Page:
(CN) – The Hawaiian hawk, like most hawks, is a solitary species.
The io, as it is also known, hunts alone, resting and nesting in the verdant forests of the Big Island of Hawaii.
While most hawks are solitary, they often congregate when they migrate. A flock of hawks is called a kettle. But the io – the only hawk native to Hawaii – does not migrate, instead preferring to remain within the comfortable environs of the Big Island.
But that island was not always comfortable for the bird, as forest degradation in the early 20th century combined with illegal shootings, vehicle collisions and starvation reduced the population of the raptor to a mere couple hundred.
The precipitous decrease in population led the U.S. Fish and Wildlife Service to list the Hawaiian hawk as endangered in 1967.
But forest conservation efforts, combined with a decline in illegal shootings resulted in a considerable rebound in the hawk’s population over the ensuing decades.
On Tuesday, the service delisted the Hawaiian hawk, saying the population of the bird is at least 3,000.
“Our review of the status of this species shows that the range-wide population estimates have been stable for at least 30 years and that the species is not currently, nor is likely to become again, an endangered species within the foreseeable future in all or a significant portion of its range,” the service said in the final rule, to be published in the federal register in the new year.
Part of the service’s rationale involved cultural conditions which make illegal hunting of the bird less likely.
“The Hawaiian hawk has retained a stable population over decades and there is much public support for protecting Hawaiian hawks for cultural reasons because it is widely recognized as an aumakua or familial guardian spirit in Hawaiian culture,” the agency said.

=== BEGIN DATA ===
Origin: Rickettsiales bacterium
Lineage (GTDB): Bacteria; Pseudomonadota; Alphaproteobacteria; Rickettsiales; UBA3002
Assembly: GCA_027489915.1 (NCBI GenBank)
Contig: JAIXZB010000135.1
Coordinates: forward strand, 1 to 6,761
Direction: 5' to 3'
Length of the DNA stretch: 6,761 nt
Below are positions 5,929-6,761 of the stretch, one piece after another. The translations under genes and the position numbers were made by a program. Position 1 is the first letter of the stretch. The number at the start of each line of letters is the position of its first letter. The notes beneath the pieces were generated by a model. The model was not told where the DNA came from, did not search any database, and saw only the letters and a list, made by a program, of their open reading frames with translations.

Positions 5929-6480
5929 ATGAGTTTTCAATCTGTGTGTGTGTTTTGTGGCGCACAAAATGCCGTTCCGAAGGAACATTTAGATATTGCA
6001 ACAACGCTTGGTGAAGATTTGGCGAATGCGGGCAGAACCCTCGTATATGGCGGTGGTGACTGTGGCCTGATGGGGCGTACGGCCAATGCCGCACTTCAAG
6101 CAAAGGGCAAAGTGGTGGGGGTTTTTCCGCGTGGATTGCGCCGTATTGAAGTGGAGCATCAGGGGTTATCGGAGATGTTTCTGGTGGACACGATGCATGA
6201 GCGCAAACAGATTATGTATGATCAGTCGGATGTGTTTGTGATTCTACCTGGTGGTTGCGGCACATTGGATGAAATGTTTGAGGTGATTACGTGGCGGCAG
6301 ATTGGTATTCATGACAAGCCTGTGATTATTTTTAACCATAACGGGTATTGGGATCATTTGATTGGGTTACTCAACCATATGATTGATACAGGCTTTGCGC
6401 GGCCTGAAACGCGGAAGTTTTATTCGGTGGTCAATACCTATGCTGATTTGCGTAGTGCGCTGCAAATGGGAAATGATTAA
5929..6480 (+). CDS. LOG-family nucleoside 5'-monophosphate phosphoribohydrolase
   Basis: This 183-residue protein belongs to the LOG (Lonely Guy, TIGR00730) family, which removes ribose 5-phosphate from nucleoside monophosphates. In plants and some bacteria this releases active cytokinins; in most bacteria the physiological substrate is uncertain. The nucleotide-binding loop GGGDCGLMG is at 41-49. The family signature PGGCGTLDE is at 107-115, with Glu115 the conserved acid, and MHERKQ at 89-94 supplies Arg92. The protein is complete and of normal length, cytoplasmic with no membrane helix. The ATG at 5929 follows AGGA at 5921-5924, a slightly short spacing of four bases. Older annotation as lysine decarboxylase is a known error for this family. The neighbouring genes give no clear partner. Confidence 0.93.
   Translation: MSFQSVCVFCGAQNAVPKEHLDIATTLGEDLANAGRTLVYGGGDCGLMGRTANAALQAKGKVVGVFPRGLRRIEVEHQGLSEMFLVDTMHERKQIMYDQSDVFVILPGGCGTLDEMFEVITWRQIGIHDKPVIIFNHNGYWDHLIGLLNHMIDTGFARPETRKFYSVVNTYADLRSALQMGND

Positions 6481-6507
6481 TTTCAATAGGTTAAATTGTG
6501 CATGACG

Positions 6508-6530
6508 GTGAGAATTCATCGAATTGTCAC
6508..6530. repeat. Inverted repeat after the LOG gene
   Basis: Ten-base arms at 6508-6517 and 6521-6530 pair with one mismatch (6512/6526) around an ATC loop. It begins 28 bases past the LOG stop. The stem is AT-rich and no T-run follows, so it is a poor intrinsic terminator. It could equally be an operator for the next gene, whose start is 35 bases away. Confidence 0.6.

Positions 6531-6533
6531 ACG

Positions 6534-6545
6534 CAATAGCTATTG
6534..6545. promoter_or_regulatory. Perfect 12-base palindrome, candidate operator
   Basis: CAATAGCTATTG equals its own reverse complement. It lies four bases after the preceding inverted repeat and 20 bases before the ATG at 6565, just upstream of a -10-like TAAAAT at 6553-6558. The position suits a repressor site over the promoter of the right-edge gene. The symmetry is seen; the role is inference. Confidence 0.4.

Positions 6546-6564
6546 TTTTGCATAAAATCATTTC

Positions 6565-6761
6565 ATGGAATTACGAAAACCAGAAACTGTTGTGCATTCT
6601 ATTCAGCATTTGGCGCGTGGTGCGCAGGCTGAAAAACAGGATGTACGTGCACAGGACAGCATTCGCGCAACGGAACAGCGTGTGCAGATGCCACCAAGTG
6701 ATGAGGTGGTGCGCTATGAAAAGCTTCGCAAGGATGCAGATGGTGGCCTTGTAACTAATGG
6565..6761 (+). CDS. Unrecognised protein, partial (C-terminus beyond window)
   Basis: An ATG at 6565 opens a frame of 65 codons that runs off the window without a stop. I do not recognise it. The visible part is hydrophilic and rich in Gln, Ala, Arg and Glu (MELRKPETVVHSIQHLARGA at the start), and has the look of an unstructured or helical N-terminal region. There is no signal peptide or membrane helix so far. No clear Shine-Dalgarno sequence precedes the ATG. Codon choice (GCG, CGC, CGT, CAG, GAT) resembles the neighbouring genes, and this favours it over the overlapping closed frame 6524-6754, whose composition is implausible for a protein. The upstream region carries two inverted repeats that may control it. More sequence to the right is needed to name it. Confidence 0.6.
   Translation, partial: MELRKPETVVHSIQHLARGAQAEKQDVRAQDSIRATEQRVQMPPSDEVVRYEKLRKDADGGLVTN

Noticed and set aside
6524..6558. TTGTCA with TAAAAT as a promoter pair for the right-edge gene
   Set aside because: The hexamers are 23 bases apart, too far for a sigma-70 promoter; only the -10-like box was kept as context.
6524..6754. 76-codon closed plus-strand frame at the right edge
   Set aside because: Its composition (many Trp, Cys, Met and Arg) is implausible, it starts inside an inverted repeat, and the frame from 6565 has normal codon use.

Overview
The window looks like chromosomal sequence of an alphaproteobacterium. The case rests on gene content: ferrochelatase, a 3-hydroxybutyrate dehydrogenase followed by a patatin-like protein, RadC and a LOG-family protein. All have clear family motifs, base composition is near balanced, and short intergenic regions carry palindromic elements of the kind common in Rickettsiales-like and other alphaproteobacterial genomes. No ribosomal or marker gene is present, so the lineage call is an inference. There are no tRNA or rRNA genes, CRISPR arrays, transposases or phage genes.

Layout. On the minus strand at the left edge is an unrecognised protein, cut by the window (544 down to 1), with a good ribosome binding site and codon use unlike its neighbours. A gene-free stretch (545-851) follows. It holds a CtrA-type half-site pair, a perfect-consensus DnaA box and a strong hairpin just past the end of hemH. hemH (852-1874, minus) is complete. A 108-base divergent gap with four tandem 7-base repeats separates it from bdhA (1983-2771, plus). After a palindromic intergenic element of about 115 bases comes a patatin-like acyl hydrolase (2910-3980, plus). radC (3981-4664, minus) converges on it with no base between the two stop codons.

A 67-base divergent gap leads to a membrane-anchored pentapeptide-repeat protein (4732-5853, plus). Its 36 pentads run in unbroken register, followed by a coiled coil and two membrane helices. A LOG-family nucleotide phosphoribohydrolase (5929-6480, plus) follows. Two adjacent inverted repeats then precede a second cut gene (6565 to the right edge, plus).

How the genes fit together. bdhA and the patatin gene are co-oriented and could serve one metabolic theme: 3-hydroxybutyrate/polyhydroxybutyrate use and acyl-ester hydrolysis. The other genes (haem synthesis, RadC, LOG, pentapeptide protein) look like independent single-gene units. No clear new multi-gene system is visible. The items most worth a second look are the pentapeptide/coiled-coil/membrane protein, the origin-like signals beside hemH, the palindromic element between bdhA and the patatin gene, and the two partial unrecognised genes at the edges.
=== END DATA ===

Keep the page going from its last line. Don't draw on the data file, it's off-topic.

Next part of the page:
The Hawaiian hawk is a royal symbol in Hawaiian legend. The name io comes from its high-pitched call, but the bird is often identified by another moniker in the native language: Iolani, which means exalted bird.
Iolani is also the sobriquet of King Kamehameha IV, who ruled the Hawaiian Islands in the middle of the 19th century.
Aside from its cultural relevance, the bird enjoys the benefit of a better habitat than when it was listed in the 1960s. Logging, once rampant on the Big Island, has slowed dramatically and the commercial logging that is undertaken is done so in a manner friendly to the io and other native birds. There are several parks and federally managed lands set aside for forest and land conservation on the Big Island, making further habitat degradation unlikely according to the service.
The io prefers to nest in stands of native ohia lehua trees.
And unlike several other native species, the Hawaiian hawk is not threatened by the introduction of nonnative species like rats, mongoose and cats. In fact, the hawk has proven adaptable by eating the introduced species – expanding a diet that historically consisted of songbirds and Hawaiian crows.